Mind & Design


INTRODUCTION

When designing products, there is a need to consider the psychology aspect of the user, since it has a direct connection to emotions. When a product isn’t design properly and creates difficulty for the user, it can lead to frustration and irritation, instead of providing a pleasurable experience.

 

In today’s world there is a challenge when it comes to modern designs to young adults with mental illnesses, since studies have shown that the level of stress is higher, resulting in a higher number of young adults suffering from anxiety, depression and attention deficit hyperactivity disorder (ADHD).
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Gestalt Psychology for UX Design

 

Introduction

Understanding some basic psychological principles that impact visual perception is essential to user experience (UX) professionals interested in designing systems and products that better serve the needs of users. This post provides a brief overview of Gestalt psychology and demonstrates how many of its principles can help UX and interaction designers create interfaces that intentionally direct the user’s attention to the functions and features that are most useful.Continue Reading »

Journey Map: A Tool to Approach Customer Experience

The companies that focus on maximizing satisfaction, with regard to the entire customer journey, are more likely to increase customer satisfaction, loyalty and advocacy among their customers than companies that focus on parts of the business in a segmented way. In order to improve customer satisfaction, focus should be on the whole customer experience. Customers value the ability to be in constant and effective contact with a company through multiple avenues at the same time.… Continue Reading »

Storytelling in UX

 

Everyone loves a good story, it’s how we connect and communicate with one another. Storytelling in user experience is no different. The benefits are more than just communicating and connecting with your audience – by approaching UX through the lens of a storyteller, one can significantly strengthen both the presentation as well as their own understanding of research and findings.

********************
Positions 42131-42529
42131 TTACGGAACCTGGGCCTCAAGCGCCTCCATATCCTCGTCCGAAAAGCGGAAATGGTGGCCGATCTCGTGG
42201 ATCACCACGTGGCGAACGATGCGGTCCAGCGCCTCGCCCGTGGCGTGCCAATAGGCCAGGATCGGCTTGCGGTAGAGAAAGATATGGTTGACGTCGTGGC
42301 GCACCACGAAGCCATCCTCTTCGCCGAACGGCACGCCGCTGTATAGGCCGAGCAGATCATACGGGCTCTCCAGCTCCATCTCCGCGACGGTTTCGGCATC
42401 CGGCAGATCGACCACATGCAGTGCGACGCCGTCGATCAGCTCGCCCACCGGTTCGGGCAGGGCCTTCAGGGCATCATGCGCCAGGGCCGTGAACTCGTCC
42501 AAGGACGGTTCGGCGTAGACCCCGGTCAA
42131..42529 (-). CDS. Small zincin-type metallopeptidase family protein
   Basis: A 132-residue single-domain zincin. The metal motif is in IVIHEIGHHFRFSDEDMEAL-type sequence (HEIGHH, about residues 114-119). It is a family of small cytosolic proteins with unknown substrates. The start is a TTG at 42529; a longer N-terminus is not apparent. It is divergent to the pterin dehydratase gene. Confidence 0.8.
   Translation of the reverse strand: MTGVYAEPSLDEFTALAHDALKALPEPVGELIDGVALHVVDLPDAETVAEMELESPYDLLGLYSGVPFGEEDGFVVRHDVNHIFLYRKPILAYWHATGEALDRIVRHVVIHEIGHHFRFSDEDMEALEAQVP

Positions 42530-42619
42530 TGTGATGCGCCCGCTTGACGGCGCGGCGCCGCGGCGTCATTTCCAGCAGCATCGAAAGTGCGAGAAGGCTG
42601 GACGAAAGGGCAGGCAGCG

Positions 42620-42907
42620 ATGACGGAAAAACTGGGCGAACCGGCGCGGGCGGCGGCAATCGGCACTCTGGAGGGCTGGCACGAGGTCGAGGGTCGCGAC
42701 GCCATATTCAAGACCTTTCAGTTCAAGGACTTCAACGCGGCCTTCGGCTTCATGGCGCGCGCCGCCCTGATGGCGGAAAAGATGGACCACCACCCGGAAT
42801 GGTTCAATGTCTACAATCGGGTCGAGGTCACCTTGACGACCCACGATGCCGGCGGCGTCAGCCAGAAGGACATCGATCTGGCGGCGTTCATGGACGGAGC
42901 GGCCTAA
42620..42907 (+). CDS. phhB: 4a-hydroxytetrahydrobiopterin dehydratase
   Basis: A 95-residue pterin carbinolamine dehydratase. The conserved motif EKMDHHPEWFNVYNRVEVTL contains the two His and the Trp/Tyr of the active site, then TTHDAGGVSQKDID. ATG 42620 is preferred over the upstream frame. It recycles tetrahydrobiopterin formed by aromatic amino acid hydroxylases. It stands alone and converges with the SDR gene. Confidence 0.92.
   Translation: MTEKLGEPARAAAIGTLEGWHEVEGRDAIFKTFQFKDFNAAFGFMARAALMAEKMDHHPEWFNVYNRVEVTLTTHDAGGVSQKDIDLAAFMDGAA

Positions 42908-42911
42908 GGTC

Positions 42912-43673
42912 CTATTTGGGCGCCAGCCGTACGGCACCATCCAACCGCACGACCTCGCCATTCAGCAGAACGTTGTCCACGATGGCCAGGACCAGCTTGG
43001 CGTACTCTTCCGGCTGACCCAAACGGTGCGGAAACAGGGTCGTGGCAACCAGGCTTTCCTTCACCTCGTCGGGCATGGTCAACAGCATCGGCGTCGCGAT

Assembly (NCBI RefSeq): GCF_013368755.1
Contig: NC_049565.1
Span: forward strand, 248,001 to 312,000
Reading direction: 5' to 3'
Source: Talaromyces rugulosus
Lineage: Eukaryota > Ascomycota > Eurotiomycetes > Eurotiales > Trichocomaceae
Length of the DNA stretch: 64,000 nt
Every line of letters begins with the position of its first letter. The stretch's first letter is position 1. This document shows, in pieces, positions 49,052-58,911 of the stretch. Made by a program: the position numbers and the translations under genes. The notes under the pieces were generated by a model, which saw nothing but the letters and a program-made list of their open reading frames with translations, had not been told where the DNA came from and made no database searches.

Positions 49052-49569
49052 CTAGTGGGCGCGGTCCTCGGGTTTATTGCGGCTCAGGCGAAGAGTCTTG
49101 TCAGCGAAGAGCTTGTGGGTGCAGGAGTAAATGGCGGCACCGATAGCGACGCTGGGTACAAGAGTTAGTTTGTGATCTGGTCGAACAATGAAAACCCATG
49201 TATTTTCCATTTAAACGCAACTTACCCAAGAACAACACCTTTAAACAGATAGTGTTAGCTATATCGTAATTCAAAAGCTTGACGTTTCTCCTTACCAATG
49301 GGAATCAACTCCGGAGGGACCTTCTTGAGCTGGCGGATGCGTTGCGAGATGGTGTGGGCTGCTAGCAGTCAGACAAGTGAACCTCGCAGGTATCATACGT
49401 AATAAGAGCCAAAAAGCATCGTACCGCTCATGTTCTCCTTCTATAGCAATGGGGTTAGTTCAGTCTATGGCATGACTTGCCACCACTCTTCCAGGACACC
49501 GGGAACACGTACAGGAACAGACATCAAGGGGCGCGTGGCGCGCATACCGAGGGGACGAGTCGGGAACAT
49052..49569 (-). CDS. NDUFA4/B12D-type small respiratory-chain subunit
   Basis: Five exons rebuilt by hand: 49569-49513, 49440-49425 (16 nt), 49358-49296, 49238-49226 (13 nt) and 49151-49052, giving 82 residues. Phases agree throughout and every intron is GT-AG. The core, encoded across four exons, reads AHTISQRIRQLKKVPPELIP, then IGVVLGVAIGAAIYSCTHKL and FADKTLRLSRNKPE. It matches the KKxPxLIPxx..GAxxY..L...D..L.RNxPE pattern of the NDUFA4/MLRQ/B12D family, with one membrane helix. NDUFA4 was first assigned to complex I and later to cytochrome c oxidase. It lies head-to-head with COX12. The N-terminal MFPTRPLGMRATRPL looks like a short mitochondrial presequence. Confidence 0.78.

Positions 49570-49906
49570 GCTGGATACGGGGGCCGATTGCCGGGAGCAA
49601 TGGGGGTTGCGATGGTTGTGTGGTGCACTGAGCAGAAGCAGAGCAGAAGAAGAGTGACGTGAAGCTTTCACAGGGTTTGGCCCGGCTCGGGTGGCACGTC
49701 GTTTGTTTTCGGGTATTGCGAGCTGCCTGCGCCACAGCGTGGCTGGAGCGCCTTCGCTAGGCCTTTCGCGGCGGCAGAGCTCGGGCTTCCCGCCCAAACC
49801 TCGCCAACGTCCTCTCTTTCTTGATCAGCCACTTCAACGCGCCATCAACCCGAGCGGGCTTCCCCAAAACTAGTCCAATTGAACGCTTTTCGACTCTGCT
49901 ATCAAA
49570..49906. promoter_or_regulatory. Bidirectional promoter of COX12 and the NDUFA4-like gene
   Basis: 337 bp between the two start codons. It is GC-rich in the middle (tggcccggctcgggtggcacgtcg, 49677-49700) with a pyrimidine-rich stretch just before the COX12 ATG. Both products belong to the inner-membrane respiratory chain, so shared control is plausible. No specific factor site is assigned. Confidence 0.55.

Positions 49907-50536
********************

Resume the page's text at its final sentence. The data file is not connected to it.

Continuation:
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Retailers Utilize Physical Constraints to Influence Shopping

 

The National Retail Federation expects 2017 holiday retail sales[1] to total $678 billion, an increase of about 3.6 percent from last year. According to Deloitte, consumers are expected to spend 42% of their holiday budgets in brick and mortar stores. In order to maximize profits, stores employ usability principles to manipulate customers into purchasing more merchandise.… Continue Reading »

Visual Lies: Usability in Deceptive Data Visualizations

Designers can utilize usability principles to create products that may greatly enhance our everyday lives. From smart phone apps to non-Norman Doors, the application of usability principles has given us wonderful tools, games, and digital interfaces. But what about the dark, deceptive uses of these principles?

In a previous post, I explored ways in which online notices for terms and conditions are often designed in ways to be deceptive to internet users (that post can be found by clicking here).… Continue Reading »

Will machine learning (ML) totally replace UX designers’ works in next several years?

In recent years, artificial intelligence (AI) has been back to people’s eyes, and machine learning (ML) is one of the key technology in AI. However, the ML’s achievement is striking. In 2017, the AlphaGo, a computer program developed by Google Deepmind that practice itself by applying machine learning, beat Ke Jie, the world No.1 ranked Go player.… Continue Reading »

mercedes-benz-silver-lightning

The UX of the Smart Car

Remember the television show of the 80s called Knight Rider? If yes, I’m sure you are picturing the uber-cool black colored Pontiac Firebird with the blinking red lights. The show was a hit, mostly thanks to the futuristic feature-packed beast of a car that assisted its undercover-cop owner in solving crimes. The car could self-drive, follow voice commands, make decisions and so much more.… Continue Reading »

Anti-Social Media: Designing for Accountability

 

One of the key issues facing social media today is the prevalence of antisocial behavior. This makes user experience worse, and in many cases, it is the site’s design that unintentionally encourages this behavior.

What exactly do we mean by antisocial behavior? There are three key points that exemplify this issue:

  1. Dissuading users from connecting to people different than them
  2. Shielding users from disparate viewpoints
  3. Failing to prevent toxic in-groups and the spread of harassment

The problem is that most social media platforms currently operate using these strategies:

  1. They suggest friends/connections based on who you know.
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